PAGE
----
Professor Gilles Duranton (Photo courtesy of Gilles Duranton)

The Federal Budget: Q and A with Professor Gilles Duranton

Finance Minister Jim Flaherty will introduce a federal budget Thursday that is anticipated to be one of the most frugal with billions of dollars in cuts to programs and services. Many Canadians are anxious about where their wallets may feel the pinch as a result. Writer Anjum Nayyar spoke with Professor Gilles Duranton in the department of economics about the potential outcome of the upcoming budget.

This budget is being forecast by some as the most frugal, tight-fisted economic strategy since 1995, when Paul Martin took an axe to federal spending to reduce Ottawa’s budget deficit. What do you think will be the 3 of the biggest areas hit with cuts in this March 29th budget?

It may not be as bad as they tried to get us thinking. There will be several surprises, despite them leaking things in the pre-budget period. There have been things talked about including the old age security and postponing pension rights to 67. That is definitely in the cards and that was bound to be in the cards in the future in any case. That is going to be done in a gradual way. They will try to reduce what they give back to the provinces so they’ll likely redistribute less to provinces in this budget. There will also be cost cutting inside all the ministries, possibly a 10-per-cent cut in the functioning budget. Given recent expansions there is scope for cuts here.

Flaherty has mentioned in the past that one of the major themes in the budget is going to be innovation, research and development (by business) and narrowing the productivity gap. The government is also expected to alter key tax breaks to provide more help for small high-tech companies and software start-ups. What are your thoughts on providing incentives for this area of growth?

I think the diagnostic here is right in the sense that Canada’s productivity is somewhat lagging, particularly in the bigger provinces such as Ontario and Quebec. That being said, it’s not easy to boost productivity. I used to live in England in the early days of New Labour and  Gordon Brown was all about boosting productivity but in the end he was not able to do anything.

The easiest thing to do for a government is to give tax breaks for research and development. The problem with that is if you do it across the board, that’s a very expensive tool to use because companies already do a lot with R and D. So what you want to do is to try and induce them to do more and avoid giving them tax breaks on what they already do. Otherwise, if you give them big tax breaks to something they already do, you’re just giving money to companies and it’s not very efficient. So what they are trying to do is find some niches where tax breaks will not cost so much and induce firms to do much more. In practice, this may be true with small firms and small start-ups. The record for this type of intervention is not that great, however.

The tax breaks will probably not induce the best firms to do that much more in research and development. They already do a lot. Instead this will induce those firms at the margin to do more search and development. So it may not be such a bad thing, but boosting research for marginal firms that are hesitant to do research is unlikely to be something that takes our productivity to US levels.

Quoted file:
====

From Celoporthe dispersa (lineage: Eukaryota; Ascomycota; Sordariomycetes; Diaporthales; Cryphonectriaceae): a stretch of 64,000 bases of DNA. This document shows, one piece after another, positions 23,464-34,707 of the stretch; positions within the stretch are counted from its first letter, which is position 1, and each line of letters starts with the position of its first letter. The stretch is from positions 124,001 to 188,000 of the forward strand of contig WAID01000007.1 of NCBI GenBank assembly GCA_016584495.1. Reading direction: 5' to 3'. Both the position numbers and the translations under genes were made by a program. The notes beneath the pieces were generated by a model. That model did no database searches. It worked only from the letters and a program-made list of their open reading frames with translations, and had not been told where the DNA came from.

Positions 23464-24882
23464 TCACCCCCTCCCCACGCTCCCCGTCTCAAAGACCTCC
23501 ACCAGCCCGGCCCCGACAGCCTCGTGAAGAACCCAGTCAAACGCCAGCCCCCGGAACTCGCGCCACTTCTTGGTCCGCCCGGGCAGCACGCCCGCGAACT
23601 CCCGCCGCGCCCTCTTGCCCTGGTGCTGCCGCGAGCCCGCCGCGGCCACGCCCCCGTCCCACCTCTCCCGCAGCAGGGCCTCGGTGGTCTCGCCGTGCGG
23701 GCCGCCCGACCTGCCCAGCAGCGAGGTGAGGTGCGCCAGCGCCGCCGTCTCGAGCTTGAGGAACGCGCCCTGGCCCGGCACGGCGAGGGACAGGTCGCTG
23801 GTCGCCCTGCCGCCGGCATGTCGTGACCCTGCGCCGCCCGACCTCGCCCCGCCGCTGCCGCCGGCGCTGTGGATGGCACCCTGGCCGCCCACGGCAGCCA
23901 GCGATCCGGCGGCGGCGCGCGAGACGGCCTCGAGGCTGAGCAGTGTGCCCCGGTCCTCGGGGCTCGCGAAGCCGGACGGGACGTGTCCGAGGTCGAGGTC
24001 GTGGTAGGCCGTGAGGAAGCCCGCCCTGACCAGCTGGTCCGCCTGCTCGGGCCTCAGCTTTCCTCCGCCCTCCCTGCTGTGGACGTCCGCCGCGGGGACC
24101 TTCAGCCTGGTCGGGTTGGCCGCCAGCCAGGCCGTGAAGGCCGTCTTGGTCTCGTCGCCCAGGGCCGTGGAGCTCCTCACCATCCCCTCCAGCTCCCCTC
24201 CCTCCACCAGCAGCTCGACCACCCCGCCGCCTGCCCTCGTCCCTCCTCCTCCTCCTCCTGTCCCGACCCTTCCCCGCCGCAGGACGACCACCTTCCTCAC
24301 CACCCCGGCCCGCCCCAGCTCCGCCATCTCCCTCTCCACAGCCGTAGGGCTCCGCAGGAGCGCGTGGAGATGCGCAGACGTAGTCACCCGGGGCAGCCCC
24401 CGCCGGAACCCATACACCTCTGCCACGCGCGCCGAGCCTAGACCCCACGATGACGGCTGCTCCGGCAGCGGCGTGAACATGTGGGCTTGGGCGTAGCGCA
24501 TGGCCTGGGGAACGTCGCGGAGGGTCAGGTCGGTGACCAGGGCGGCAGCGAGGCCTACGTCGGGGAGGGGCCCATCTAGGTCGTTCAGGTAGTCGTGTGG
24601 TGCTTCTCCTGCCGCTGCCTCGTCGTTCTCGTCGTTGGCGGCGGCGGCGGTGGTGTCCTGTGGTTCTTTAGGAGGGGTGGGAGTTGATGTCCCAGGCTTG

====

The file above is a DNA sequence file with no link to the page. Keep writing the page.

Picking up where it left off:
How much of this new budget do you think will push fiscal responsibilities back on to the provinces? What kind of a position are provinces in at this point to take that on?

They’re going to try and do something by reducing what they give back to provinces. At the same time they’ll be constrained by two things. The first is they have made promises before the last federal elections that they weren’t going to touch funding to provinces very much, so there’s only so far they can go. What they can play on is that some provinces are doing ok, some are doing poorly.  The former like Alberta may agree to some cuts. Then, Ontario will be in big trouble. Reducing transfers to lower levels of government is the way higher levels of government in Canada balance their books. In the mid-90s the federal government delegated lot of expenditures to the provinces and that was followed by the provinces delegating expenditures to the cities. So that is what may happen again. 

There have been suggestions to make cuts to Old Age Security. Who are the winners and losers in this?

If we go back in time, the situation with older citizens was not very nice with a large fraction of them in poverty. After that there was a huge catch-up and today the situation is much better, although things could always be better. What they don’t want to do is to cut the monthly allowance, but they do want to make eligibility more stringent by raising the bar to 67. They will do this over the next two-to-five years. People turning 60 now will have to wait until 67 to receive OAS. More means testing on a number of services to pensioners may also be introduced.

This budget is being positioned as largely being about cuts and deficit reduction.  Are there areas where you think the government will be making new investments?

Here they’re not trying to raise expectations, but rather quite the opposite. But there will be some investments for research. Once you lower expectations, you can give back to make the budget more optimistic. The budget surprise will probably be in this direction. Maybe some direct funding for research and higher education. Maybe something else. We'll see.

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